By Naomi Stapleton, news correspondent

Fledgling student group Generate will fuse entrepreneurship and engineering, two of Northeastern’s most dominant fields of study.

Sophomores Bailey Kane and Mina Iskarous created Generate with the Sherman Center for Engineering Entrepreneurship Education at Northeastern.  

“There are a lot of really good programs [at Northeastern]… but when we looked, we didn’t find a place specifically for engineers to go to learn about entrepreneurship and increase their skills as what we consider an entrepreneurial engineer,” Iskarous said.

The center gives engineering students an awareness of “product-centered knowledge and learning” as opposed to a business-centered approach, said Shashi Murthy, chemical engineering professor, the center’s founding director and one of Generate’s faculty advisers.

“If you want to start a business that isn’t tied to a tech product or software, you can go to and participate in any number of the events and programs on campus and that could really help you develop the business case, but then what if you wanted to build a prototype?” Murthy said. “That’s the need on the one hand, and then on the other hand you have the opportunity… in the form of well-qualified students.”  

Iskarous worked with computer engineering and computer science double major Kane to launch Generate last October. The group aims to help Northeastern students gain both technical design skills and entrepreneurial expertise. They will work on projects from a variety of sources within Northeastern, including students, alumni and faculty, Kane said.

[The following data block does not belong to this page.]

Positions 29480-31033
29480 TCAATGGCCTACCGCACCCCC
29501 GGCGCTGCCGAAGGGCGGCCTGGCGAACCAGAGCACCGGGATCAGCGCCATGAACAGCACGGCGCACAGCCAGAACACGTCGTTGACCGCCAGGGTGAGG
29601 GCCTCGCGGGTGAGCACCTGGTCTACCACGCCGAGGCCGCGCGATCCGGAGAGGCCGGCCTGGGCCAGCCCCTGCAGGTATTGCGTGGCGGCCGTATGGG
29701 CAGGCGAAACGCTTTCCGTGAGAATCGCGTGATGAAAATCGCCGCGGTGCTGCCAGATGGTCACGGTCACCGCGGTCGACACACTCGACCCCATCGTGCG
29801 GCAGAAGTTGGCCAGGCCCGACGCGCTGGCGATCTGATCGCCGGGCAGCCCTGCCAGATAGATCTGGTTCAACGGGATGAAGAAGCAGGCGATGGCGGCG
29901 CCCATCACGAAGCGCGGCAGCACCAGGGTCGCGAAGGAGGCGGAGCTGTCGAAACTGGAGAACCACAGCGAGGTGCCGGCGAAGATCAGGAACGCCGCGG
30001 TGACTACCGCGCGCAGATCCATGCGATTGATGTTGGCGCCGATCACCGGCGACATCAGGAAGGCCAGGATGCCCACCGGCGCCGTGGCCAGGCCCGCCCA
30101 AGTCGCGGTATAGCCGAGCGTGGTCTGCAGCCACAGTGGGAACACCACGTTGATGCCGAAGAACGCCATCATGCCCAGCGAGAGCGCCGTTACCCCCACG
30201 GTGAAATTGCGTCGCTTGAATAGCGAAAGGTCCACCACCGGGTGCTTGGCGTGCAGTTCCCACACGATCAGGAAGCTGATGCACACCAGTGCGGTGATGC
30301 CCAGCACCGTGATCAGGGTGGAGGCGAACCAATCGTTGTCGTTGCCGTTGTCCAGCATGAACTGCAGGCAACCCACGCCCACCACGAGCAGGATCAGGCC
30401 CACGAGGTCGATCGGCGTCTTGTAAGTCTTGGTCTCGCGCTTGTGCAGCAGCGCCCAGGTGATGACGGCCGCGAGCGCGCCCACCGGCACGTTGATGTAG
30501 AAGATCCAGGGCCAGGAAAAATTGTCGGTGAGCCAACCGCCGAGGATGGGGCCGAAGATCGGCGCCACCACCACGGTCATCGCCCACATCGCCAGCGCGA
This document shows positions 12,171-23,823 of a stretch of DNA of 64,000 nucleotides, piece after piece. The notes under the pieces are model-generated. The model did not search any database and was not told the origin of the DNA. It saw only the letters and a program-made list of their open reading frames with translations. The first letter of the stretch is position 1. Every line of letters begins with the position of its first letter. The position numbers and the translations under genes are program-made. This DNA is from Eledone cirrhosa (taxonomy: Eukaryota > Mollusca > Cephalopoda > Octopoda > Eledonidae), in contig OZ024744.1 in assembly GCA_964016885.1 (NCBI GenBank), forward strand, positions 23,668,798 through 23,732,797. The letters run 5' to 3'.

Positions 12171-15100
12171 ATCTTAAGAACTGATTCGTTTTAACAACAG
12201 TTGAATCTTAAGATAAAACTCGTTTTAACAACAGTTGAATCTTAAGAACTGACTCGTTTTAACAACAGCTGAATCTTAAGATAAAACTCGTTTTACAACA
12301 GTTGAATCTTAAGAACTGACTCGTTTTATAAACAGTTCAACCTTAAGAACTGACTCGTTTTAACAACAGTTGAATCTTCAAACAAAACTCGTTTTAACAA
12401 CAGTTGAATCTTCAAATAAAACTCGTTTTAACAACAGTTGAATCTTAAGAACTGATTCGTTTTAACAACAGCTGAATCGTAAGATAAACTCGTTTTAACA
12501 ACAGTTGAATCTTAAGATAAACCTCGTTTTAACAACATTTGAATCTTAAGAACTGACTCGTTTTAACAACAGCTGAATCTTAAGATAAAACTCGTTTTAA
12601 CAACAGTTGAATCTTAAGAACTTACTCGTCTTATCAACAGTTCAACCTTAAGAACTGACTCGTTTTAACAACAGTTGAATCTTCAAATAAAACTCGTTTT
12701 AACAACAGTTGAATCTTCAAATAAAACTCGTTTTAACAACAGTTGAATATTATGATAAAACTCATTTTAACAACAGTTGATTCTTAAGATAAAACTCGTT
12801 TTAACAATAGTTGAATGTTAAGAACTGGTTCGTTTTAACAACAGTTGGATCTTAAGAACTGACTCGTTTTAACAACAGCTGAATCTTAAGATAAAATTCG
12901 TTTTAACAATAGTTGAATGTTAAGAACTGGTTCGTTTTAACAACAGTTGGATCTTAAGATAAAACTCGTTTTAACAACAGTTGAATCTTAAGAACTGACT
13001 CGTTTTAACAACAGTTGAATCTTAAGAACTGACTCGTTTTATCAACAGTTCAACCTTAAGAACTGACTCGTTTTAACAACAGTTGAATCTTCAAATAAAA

“When students build up their skills and interests through co-op [or] class … they want to get their hands dirty and really produce something that can showcase what they’re capable of,” Kane said. “Currently at Northeastern, that’s a little bit difficult to do with a lack of resources, machinery, equipment and actual materials. Generate is our brainchild … in an attempt to fix some of [these] problems.”

Murthy cited several factors in the creation of Generate. Along with the existence of the Sherman Center and a greater awareness of entrepreneurship in general on campus, companies worldwide are increasingly outsourcing their product development and design.  

Product development across companies and industries is becoming more “design-centric” throughout the process “in a way that it never was before,” Mark Sivak, Ph.D. of interdisciplinary engineering and Generate’s second faculty adviser said.

He added that Generate attempts to replicate this “tendency toward smarter design” with Northeastern ventures and projects.

“The number one goal in my eyes is to present projects to our engineers that are technically challenging, entrepreneurial focused and force them to learn new skills,” Iskarous said.

This semester, the Generate team is working with their new clients Therapeutic Innovations and Knightly, an IDEA venture led by Abbey Titcomb, a third-year mechanical engineering major. Titcomb described Knightly as a mobile GPS that allows users to alert friends when they feel in danger. She is working with a product design team at Generate to create a working prototype.

“[Generate] is a natural thing that Northeastern should have had,” Titcomb said. “It’s eliminating the idea that engineers can’t be entrepreneurs.”

Photo courtesy Mina Iskarous